While the above patents show the general idea of image shifting, the structures become either quite complex, or lose light intensity because of projecting through a glass initially, and then through the partial reflecting or partial transparent glass. Others need an eye piece because of the way they are set up. The existing devices require the user to peer through an eye piece to maintain a single or constant point of sight. If, in these devices, the eye pieces were not provided the image would shift, making tracing difficult.

With the present device, the image does not move if the head or the viewing location changes. The image stays constant no matter from which point, or line of sight, the viewer chooses. This eliminates the need for an eye piece and provides a wide field for viewing, making operation easy.

Other patents which show the general state of the art and are of general interest include the following:

U.S. Pat. No. 1,479,691;

U.S. Pat. No. 1,971,119;

U.S. Pat. No. 3,741,624;

U.S. Pat. No. 3,749,472; and

U.S. Pat. No. 4,226,029.


The present invention relates to an image shifting tracing device of simple construction and providing reliable use, which utilizes a pair of substantially parallel plate members, one of which forms a mirror and the other of which is a partial reflecting pane, such as a sheet of semi-transparent plastic or glass (sometimes called a smoked glass), that is of a dark color, but which transmits light. The plate members are supported in a frame to support and hold them in proper position over a horizontal surface (preferably) to shift an image that is under the frame horizontally in direction of sight for tracing. The image will appear on a piece of paper offset from the original when sighting is made through the semi-transparent glass, and it can be traced onto the paper in a properly oriented manner.

The support plane of the base of the framework can be adjusted for parallelism if desired and also for providing a raised reference plane to aid in providing a good representation of a three-dimensional object. The frame and panels provide an adequate and simple tracing device for tracing an image on a sheet of paper, photograph, or the like.


FIG. 1 is a perspective view of an image shifting device for tracing made according to the present invention;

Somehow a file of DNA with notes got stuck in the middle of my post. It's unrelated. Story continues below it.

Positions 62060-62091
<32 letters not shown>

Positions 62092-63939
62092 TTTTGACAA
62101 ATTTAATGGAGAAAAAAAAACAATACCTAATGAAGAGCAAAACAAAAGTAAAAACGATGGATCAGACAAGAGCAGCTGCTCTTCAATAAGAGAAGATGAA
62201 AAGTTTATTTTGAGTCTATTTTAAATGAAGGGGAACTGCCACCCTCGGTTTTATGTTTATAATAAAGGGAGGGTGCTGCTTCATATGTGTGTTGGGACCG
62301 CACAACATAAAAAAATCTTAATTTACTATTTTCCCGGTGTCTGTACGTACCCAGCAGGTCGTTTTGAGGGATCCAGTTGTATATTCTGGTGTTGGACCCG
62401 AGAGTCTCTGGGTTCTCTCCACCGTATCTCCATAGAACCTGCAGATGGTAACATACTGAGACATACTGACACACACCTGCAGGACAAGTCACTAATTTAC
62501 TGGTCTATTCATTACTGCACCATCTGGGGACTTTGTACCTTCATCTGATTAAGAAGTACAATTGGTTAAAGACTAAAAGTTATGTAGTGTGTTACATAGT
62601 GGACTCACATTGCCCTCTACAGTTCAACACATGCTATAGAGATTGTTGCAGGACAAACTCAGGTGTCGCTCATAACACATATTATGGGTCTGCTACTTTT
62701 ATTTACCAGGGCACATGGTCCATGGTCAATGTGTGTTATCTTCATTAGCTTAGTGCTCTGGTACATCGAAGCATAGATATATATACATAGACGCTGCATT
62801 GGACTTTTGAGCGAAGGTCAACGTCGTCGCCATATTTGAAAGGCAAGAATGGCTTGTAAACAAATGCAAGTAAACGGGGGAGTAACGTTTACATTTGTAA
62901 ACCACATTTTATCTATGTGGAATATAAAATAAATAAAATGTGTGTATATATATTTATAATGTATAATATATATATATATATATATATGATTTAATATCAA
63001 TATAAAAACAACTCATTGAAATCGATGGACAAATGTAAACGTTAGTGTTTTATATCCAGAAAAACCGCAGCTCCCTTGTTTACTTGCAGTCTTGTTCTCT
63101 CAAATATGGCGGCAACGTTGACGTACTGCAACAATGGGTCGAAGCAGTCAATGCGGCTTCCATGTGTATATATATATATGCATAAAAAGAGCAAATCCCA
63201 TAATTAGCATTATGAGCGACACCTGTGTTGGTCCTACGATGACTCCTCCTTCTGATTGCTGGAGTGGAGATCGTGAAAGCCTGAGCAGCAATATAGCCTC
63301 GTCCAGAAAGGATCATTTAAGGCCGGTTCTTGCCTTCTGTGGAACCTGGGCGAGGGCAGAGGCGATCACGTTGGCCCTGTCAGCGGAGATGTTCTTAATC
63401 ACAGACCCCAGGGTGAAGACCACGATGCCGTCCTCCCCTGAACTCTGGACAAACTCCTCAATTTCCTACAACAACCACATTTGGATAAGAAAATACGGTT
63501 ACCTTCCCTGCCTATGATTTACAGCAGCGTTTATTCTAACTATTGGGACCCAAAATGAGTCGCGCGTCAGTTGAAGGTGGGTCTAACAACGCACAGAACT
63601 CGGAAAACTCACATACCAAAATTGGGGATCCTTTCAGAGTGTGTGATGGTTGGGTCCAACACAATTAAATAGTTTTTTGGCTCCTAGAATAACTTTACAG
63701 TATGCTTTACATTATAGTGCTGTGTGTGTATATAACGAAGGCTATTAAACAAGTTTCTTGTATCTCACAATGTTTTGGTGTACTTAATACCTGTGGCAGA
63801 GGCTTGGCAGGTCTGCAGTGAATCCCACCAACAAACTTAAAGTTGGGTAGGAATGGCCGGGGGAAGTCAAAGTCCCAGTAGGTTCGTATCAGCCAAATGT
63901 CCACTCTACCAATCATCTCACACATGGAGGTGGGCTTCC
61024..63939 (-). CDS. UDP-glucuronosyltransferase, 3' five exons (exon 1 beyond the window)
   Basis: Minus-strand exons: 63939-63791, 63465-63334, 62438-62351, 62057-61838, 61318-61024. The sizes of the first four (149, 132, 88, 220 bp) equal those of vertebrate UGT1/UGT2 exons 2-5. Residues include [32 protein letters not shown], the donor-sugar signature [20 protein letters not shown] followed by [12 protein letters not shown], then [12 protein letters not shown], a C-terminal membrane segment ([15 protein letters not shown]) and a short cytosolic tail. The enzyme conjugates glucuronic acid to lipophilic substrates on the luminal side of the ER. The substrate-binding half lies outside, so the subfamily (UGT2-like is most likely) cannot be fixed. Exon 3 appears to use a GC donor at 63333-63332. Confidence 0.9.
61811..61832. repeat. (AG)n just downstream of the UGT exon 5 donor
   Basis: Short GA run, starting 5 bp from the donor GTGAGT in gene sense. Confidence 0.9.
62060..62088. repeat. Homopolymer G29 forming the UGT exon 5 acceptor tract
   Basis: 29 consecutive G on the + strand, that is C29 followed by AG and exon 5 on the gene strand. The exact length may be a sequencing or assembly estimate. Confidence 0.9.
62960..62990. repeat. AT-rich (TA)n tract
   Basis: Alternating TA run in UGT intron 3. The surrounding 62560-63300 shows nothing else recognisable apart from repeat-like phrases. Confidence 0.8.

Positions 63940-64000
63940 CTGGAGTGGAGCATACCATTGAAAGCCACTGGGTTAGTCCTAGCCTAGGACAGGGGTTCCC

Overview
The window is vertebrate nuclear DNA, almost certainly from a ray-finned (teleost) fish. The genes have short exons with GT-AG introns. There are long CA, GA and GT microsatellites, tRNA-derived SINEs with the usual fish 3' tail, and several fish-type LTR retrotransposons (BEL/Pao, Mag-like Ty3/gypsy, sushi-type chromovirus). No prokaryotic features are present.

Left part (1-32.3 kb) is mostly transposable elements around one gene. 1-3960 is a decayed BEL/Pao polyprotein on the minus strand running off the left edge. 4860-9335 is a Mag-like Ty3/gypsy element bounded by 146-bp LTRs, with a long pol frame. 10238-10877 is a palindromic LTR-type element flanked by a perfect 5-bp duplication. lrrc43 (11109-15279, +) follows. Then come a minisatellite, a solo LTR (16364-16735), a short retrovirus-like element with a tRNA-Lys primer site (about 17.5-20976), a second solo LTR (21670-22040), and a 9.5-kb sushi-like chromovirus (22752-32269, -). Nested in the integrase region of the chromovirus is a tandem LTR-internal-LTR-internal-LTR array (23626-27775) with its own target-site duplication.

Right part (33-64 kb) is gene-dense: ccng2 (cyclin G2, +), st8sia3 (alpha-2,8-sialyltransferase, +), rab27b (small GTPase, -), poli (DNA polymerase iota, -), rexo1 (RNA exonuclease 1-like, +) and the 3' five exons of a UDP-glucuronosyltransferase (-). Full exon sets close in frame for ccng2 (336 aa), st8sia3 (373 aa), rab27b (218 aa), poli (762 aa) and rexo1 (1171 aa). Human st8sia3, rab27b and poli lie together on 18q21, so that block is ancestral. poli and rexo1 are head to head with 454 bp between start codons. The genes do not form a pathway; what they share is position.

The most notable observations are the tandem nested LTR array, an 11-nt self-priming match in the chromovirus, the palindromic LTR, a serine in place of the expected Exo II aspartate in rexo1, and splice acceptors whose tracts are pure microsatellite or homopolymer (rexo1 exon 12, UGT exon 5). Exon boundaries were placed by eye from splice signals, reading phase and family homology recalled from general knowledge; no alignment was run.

FIG. 2 is a front elevational view of a device such as that shown in FIG. 1;

FIG. 3 is a sectional view taken as on line 3--3 in FIG. 2;

FIG. 4 is a fragmentary side elevational view showing an adjustment screw arrangement that can be utilized for adjusting the support plane of the frame; and

FIG. 5 is a front view of the leveling screw of FIG. 1 showing one side of the image shifting device.


An image shifting tracing device indicated generally at 10 comprises a plurality of individual frame members, and is supported onto a support panel 11, on which a paper 12 is resting. The sheet of paper 12 will have an image on the sheet of paper that is to be transferred to a second sheet of paper or to a second region shown generally at 14 on the same surface or, if desired, on a surface at a different level.

Image shifting device 10 comprises an open framework 15 that includes a pair of side frame members or end panels shown in FIG. 1 at 22,22 that are spaced laterally apart. Frame 15 includes a first mirror panel 23 (the inside surface is the reflecting surface as indicated at 23A) which joins the end panels 22,22 and terminates on a common bottom plane 37 with the end panels that rest on the panel 11, and/or the paper that is used. The mirror panel 23 is fixed to the end panels.

In addition, a semi-transparent (partially reflecting) panel 24 is connected to the end panels 22,22 on an opposite side of the end panels, and thus is spaced from the mirrored panel 23 by a desired amount. The semi-transparent panel 24 does not extend all the way down to the bottom plane 37 resting on panel 11, but as shown terminates above this level. This permits the image to be copied to be viewed through the space below the lower edge of panel 24. Bottom edge 24B of panel 24 is thus spaced up from the level of the paper 12. The top edge of panel 24 extends to a level above the mirror panel 23 so a user can look through panel 24.

The panels 23 and 24 are parallel, and are spaced apart in a direction parallel to the plane of support surface or paper that has the image which is to be traced. The end panels 22 are transparent in FIG. 1 and the panels 23 and 24 can be cemented in place.

In FIGS. 2 and 3, the device is the same, except thicker end panels 22A are used. Slots for receiving the panels 23 and 24 are formed in the end panels 22A.